The FBI Is Quietly Asserting Its Independence From Trump

(Bloomberg) -- The FBI is quietly asserting independence after President Donald Trump moved this week to pull the agency into two of the most heated political controversies of his tenure.

Agency officials aren’t assenting to Trump’s demand for “immediate declassification” of some materials related to the Russia investigation, and are likely to push for redactions, according to people with knowledge of the matter. At the same time, the FBI is willing to probe sexual assault allegations that have jeopardized Brett Kavanaugh’s nomination to the Supreme Court -- despite Trump’s claims otherwise -- but it can’t do so without a formal White House request.

The FBI Is Quietly Asserting Its Independence From Trump

The tension adds to an already fraught relationship between the president and the law enforcement agencies he oversees. Trump has repeatedly attacked Attorney General Jeff Sessions for failing to quash Robert Mueller’s investigation into Russian election meddling in the 2016 elections, and he’s accused the Justice Department and FBI of targeting him and Republicans because of political bias.

The controversies are seen as a test for FBI Director Christopher Wray, who has repeatedly vowed to defend the agency’s work from political manipulation. While Sessions has taken the brunt of the president’s ire, the FBI was on the receiving end last month when Trump said he’d “get involved” if the Justice Department and FBI didn’t “start doing their job.” He accused the agencies of turning a blind eye to possible ties between Democrats and Russia, and instead focusing on him and his campaign.

The FBI declined to comment Wednesday.

Trump on Monday directed the FBI, Justice Department and Office of the Director of National Intelligence to immediately declassify certain documents and evidence related to the ongoing investigation of Russian election interference in which he’s a central figure. Trump and some Republican lawmakers say the material will prove that anti-Trump bias tainted the early stages of the Russia probe that’s now being run by Mueller.

The FBI and Justice Department are conducting a review of material Trump wants declassified and are expected to recommend keeping some information secret or redacted in order to protect confidential sources and methods, two people with knowledge of the matter said.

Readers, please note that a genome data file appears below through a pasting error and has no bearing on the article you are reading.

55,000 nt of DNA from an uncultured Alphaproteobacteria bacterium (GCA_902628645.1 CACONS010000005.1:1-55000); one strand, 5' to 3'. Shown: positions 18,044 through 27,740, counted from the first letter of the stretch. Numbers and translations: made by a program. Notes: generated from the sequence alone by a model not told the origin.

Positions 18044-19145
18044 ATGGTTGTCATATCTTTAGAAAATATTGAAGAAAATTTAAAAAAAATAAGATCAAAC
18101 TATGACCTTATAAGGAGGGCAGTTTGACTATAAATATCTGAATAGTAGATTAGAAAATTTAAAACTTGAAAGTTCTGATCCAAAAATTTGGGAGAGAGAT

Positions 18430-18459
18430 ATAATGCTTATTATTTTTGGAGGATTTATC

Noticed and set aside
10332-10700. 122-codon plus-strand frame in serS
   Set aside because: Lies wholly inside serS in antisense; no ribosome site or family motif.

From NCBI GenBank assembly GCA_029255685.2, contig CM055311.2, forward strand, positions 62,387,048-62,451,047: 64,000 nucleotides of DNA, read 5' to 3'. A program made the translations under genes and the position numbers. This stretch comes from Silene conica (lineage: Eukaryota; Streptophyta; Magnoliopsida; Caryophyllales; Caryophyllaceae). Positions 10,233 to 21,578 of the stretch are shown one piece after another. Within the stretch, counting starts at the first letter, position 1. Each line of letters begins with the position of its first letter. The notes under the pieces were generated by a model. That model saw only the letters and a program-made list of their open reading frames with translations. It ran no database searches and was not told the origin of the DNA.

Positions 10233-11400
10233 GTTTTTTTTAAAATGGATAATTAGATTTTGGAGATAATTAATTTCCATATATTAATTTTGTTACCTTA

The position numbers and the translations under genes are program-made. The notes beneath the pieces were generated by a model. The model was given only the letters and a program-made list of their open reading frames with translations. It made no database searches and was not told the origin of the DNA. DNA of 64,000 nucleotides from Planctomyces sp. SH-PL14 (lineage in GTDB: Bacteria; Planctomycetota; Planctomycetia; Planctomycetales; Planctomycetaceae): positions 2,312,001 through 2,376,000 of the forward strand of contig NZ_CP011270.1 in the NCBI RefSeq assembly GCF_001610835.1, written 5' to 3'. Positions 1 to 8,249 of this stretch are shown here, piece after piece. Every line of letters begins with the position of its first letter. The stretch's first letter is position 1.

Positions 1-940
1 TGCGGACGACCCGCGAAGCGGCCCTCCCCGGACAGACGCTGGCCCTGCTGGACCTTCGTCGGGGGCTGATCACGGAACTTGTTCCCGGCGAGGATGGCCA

Among other things, Trump wants to publicly release more pages of a previously secret warrant application to eavesdrop on Carter Page, a foreign policy adviser to Trump’s presidential campaign who was flagged by intelligence agencies as a target of Russian interest. He also wants to release reports of interviews the FBI conducted with Justice Department official Bruce Ohr about his role in the Russia inquiry. Trump has repeatedly accused Ohr of being biased.

Critics, including leading congressional Democrats, say that Trump has crossed a line by ordering release of the documents in order to interfere with and undermine an investigation in which he’s a key figure.

Senator Jeanne Shaheen of New Hampshire, the top Democrat on a panel that oversees the FBI budget, said in a statement Thursday that she sent a letter to Wray cautioning that the declassification Trump is demanding risks exposing sensitive sources and methods for “political purposes, which puts lives at risk.”

Investigating Kavanaugh

Meanwhile, the FBI never told Trump or anyone at the White House it doesn’t want to be involved in investigating the allegations against Kavanaugh, and it could investigate the matter if directed to do so by the White House, according to a person with knowledge of the matter. Trump claimed on Tuesday that the bureau isn’t interested in investigating the allegations.

The FBI in 1991 investigated Anita Hill’s claims as part of Supreme Court Justice Clarence Thomas’s confirmation that he had sexually harassed her repeatedly.

Kavanaugh’s confirmation process in the Senate was disrupted last week after California college professor Christine Blasey Ford went public with allegations that Kavanaugh sexually assaulted her more than three decades ago when they were in high school.

The Republican-controlled Senate Judiciary Committee has set a hearing next week for Ford and Kavanaugh to testify about the allegations. Ford’s lawyers told the panel she is prepared to cooperate but that an FBI investigation should be “the first step” before she appears before senators to describe her allegations.

The FBI conducts background investigations on behalf of the White House. It did so for Kavanaugh and closed it before Ford went public with her allegations. Trump and the White House would provide the direction and parameters for any additional FBI investigation.

“The FBI does not make any judgment about the credibility or significance of any allegation," a Justice Department spokesman said.

"The purpose of a background investigation is to determine whether the nominee could pose a risk to the national security of the United States," the spokesman said. "The allegation does not involve any potential federal crime. The FBI’s role in such matters is to provide information for the use of the decision makers.”

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